Great expectations, we had the greatest expectations

Here’s the thing about work, there are rules and protocols that people need to follow. Here’s the thing about dating, none of those rules and protocols apply.

You see a job posting and criteria for the position. You have an outline and expectation for what the opening entails. In short, you sort of know what you’re getting yourself in to.

Keep-Calm-and-Lower-Your-Expectations1Dating is nothing like that. Initially, you have little idea what the other person expects. Are they looking for short term dating or something long lasting? Are they wanting a friend or something more? Rarely do you have any sense of what you’re getting yourself in to.

Upon being chosen for a position, your employer expects a level of loyalty they may or may not have earned yet. That level of loyalty in dating initially would creep out any person.

Work provides feedback of how you’re doing. Whether it’s a yearly review or just positive remarks on a job well done, you usually have some sense of how well you’re doing.

Dating should have positive feedback when your mate appreciates something you do. But that doesn’t always happen. And yearly reviews would be ridiculous (although periodically hearing things like “I’d appreciate if you’d make dinner more” would probably do wonders for most relationships).

Some days I think I would function better if dating were more business like. Would relationships be more successful if they followed that method?

I’ve been watching a show called Sister Wives which follows how one man and four women function in a plural marriage. Whatever your opinion on plural marriage, it’s interesting to see how they deal with the challenges of every relationship times four. They struggle with expectations and communication much like any other relationship.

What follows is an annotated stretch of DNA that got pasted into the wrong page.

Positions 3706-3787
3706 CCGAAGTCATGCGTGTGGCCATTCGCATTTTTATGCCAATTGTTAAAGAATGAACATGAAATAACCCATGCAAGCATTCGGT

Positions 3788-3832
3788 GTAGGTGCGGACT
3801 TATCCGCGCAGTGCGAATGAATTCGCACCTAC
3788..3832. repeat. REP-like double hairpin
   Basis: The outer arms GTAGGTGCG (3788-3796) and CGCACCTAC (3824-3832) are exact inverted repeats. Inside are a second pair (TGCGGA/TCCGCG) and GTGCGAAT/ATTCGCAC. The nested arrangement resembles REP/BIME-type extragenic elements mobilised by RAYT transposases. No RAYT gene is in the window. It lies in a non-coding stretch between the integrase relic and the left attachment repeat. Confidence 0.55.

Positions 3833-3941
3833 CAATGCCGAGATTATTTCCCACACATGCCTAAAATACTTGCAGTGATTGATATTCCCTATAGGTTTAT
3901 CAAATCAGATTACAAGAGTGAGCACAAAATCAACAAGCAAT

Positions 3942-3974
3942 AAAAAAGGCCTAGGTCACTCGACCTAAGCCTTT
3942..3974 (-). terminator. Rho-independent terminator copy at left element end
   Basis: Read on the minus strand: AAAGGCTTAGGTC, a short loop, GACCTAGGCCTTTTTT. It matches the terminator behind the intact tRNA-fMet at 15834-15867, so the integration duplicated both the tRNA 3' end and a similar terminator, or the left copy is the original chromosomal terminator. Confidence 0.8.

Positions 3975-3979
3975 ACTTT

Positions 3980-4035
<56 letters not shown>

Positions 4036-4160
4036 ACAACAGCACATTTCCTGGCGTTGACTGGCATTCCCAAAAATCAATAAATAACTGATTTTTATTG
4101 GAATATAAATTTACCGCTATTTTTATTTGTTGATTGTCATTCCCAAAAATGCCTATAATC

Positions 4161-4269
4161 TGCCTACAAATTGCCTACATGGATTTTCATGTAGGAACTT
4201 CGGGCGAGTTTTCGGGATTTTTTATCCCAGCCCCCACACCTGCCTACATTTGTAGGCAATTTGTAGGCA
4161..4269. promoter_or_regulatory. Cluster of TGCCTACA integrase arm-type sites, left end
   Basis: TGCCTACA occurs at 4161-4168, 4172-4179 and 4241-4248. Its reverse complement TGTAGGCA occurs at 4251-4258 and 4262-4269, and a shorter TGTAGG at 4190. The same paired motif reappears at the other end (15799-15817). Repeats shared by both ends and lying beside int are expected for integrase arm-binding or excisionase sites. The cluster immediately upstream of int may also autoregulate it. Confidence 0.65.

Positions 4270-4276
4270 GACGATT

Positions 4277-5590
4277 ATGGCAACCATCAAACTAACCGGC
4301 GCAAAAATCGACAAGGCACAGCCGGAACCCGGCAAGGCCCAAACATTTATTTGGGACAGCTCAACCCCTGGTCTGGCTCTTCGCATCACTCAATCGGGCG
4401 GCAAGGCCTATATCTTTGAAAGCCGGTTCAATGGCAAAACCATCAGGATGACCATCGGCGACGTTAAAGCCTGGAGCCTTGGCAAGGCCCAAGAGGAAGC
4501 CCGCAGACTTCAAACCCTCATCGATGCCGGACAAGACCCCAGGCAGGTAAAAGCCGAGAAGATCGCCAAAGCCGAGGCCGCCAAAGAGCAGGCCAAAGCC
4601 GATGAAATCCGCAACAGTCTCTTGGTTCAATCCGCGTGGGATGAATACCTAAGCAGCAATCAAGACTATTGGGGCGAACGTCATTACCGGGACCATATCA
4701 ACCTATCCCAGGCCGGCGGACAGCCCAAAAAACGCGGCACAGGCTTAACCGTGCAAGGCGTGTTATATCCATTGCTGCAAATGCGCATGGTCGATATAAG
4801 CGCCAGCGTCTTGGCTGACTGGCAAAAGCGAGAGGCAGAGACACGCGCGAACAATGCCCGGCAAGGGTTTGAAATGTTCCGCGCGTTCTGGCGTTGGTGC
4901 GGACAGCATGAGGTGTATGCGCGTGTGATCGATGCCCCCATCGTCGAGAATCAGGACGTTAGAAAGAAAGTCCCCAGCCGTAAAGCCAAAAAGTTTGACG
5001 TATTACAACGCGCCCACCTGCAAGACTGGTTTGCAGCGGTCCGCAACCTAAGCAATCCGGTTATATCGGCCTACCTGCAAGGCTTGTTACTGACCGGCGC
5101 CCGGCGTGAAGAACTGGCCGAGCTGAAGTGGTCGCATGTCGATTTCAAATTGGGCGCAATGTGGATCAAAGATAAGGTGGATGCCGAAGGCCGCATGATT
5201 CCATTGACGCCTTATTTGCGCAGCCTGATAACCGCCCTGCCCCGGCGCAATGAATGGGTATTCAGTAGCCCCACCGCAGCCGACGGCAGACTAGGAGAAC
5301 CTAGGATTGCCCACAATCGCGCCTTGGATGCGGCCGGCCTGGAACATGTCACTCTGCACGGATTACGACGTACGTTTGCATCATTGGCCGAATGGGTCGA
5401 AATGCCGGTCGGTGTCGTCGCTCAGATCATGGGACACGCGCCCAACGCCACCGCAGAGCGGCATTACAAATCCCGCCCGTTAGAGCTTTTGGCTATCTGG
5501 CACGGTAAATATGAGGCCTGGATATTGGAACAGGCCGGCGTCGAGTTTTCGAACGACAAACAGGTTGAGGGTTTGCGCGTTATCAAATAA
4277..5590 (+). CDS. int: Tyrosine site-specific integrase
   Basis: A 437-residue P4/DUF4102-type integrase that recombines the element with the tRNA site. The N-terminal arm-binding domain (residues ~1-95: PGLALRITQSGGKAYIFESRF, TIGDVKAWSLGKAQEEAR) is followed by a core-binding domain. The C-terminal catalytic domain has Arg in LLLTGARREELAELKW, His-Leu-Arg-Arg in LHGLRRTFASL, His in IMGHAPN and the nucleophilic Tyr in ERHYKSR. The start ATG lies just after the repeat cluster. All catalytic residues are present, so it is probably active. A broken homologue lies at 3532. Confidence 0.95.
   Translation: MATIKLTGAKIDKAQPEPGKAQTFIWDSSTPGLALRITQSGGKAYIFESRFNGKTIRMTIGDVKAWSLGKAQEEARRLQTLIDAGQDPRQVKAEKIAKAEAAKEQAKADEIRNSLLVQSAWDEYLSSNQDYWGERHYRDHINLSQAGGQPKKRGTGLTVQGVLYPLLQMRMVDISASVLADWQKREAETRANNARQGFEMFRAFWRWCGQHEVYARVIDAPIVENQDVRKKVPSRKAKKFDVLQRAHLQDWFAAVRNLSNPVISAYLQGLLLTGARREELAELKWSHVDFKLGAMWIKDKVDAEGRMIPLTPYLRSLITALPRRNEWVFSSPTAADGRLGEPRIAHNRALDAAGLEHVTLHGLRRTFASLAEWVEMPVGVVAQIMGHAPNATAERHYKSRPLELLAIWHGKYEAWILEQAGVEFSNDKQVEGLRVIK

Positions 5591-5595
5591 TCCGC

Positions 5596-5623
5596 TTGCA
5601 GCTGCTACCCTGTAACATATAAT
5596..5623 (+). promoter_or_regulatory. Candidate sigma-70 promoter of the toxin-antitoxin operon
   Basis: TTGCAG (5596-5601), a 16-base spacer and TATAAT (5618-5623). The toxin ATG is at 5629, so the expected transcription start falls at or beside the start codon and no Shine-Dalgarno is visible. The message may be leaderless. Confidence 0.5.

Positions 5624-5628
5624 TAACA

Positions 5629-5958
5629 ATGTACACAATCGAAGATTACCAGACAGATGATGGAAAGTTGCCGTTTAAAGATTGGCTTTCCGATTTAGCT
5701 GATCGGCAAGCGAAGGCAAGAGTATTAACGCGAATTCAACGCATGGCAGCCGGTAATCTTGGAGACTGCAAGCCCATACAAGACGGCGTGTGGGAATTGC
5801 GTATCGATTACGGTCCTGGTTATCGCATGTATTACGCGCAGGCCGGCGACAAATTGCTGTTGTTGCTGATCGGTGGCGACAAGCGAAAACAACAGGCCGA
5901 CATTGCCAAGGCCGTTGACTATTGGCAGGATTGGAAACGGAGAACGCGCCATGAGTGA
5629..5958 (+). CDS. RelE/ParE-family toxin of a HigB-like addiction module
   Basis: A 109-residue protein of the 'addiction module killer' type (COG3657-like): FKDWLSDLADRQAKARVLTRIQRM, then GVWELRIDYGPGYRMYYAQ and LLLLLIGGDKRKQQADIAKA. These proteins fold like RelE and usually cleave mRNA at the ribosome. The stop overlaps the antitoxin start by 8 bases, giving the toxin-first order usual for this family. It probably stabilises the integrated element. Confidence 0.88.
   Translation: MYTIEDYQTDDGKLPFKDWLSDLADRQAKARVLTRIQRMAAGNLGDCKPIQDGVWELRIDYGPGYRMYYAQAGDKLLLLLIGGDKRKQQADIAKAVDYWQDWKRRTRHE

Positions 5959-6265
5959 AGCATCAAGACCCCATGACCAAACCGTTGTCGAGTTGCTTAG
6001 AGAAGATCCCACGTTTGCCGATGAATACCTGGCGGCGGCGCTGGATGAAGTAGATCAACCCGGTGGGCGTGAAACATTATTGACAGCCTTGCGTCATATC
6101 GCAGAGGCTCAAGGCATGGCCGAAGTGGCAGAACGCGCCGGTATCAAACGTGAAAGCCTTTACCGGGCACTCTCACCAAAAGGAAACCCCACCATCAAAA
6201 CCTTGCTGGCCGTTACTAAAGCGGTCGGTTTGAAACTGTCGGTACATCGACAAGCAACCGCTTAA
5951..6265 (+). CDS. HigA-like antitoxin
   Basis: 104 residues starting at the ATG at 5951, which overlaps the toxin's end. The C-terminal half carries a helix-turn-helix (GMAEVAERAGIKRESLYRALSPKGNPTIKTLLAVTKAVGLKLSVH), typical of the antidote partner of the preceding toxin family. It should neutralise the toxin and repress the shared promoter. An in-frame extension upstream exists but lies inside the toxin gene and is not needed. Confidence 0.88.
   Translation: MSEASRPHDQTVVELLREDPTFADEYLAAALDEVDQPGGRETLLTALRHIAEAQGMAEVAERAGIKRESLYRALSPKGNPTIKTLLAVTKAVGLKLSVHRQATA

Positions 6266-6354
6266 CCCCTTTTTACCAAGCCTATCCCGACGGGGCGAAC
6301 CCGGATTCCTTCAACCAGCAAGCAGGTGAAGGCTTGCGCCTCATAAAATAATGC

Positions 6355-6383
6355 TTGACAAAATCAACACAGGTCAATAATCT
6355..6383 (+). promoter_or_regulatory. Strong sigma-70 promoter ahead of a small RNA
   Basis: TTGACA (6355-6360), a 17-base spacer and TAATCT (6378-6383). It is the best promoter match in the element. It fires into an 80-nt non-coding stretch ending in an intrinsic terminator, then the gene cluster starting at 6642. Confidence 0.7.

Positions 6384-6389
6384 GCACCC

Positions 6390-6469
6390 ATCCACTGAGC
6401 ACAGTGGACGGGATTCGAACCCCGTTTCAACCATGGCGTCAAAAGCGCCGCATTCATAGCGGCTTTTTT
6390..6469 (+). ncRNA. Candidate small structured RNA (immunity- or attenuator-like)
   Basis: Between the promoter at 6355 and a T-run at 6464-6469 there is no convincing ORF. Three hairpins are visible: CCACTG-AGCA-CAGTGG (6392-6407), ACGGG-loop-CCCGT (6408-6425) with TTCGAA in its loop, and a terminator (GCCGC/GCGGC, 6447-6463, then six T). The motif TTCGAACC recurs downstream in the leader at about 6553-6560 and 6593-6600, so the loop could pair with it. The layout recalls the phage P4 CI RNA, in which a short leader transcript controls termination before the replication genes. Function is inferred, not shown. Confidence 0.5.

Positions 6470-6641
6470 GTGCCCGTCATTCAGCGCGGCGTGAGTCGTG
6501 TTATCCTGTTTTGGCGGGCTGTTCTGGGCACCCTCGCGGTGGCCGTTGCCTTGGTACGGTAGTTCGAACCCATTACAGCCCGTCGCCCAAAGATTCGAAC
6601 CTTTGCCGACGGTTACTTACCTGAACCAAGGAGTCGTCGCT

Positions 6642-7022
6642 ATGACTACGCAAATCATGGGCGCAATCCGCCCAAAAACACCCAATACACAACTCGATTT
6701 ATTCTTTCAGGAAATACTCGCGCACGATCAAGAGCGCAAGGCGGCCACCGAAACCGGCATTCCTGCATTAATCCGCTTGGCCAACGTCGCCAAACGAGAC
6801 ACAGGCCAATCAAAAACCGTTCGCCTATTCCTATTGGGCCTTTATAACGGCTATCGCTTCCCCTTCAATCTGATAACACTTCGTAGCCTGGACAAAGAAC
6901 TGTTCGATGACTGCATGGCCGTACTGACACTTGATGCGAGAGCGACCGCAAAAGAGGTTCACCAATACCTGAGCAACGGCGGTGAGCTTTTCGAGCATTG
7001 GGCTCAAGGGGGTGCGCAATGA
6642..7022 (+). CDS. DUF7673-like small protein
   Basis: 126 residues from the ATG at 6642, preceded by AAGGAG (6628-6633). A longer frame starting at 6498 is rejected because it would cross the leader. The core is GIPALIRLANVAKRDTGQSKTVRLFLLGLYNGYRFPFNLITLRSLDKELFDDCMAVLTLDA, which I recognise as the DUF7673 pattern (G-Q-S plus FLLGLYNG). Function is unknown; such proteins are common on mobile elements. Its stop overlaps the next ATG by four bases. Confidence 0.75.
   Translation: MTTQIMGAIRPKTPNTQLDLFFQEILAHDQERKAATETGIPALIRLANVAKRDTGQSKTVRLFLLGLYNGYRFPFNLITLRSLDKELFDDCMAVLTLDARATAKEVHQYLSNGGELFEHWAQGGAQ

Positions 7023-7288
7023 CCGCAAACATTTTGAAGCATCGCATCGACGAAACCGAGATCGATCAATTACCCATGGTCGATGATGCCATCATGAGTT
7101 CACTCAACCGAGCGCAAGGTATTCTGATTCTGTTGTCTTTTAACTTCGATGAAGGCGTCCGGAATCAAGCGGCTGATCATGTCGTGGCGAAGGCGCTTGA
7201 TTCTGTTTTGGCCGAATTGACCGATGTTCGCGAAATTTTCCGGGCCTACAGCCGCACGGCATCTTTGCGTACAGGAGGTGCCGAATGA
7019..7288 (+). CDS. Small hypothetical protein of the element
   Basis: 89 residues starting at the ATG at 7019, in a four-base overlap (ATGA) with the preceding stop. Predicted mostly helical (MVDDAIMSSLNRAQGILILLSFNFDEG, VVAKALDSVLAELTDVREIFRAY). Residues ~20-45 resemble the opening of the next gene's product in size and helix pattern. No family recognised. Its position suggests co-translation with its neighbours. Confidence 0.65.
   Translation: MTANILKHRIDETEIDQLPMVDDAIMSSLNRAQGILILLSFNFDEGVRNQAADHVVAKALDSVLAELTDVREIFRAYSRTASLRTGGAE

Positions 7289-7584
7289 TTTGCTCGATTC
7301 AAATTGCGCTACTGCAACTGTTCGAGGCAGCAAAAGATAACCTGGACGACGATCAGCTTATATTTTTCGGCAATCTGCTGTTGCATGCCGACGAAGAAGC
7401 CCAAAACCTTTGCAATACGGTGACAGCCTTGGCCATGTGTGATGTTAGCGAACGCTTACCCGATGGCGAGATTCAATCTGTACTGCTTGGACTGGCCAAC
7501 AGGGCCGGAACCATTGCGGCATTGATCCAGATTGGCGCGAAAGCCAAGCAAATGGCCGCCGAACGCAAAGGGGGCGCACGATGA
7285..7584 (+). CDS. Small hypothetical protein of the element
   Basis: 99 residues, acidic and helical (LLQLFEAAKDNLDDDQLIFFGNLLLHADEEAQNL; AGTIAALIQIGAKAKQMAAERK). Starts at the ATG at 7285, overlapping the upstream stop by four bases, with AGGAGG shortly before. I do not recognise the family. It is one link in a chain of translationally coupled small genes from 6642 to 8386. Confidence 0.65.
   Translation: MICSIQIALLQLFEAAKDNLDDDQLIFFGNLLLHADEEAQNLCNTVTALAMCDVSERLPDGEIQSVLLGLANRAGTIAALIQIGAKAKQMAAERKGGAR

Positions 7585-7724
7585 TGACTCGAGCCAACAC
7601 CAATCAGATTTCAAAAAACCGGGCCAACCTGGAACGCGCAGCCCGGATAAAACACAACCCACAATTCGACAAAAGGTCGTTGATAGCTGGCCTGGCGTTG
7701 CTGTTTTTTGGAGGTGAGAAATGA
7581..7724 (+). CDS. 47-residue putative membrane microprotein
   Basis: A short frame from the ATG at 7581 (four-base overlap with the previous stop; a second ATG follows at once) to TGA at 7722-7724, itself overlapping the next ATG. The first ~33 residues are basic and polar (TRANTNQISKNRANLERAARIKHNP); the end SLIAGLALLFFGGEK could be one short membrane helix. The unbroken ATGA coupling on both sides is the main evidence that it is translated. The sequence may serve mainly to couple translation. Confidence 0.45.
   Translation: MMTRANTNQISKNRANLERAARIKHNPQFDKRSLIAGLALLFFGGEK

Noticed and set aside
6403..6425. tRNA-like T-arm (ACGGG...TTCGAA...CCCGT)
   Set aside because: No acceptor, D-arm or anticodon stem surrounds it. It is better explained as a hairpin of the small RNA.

This past season they worked to create a family mission statement. The idea being like a mission statement for any business – something to remind people the goals and expectations so they can remain focused on it.

I don’t know if this model is more fitting for a traditional marriage or those that have multiple parties invested in its success. But perhaps more marriages would survive if husbands and wives laid down their expectations before getting together.

But what if people were to lay out those expectations before deciding to date. Would people ever get together if they knew what the other was expecting?

I’ve sat on this post for a couple of months now, unable to figure out how to end it. My previous job paralleled my last serious relationship in that both were pretty emotionally abusive. Since taking my more recent job, I’ve spent a lot of time thinking how much it’s like dating a new person.

There are days when I think I have both under control and then other times when I wish they operated like I expected. But how effin boring would it be if they both went as planned?


About indie librarian

a recently MLS librarian's observations
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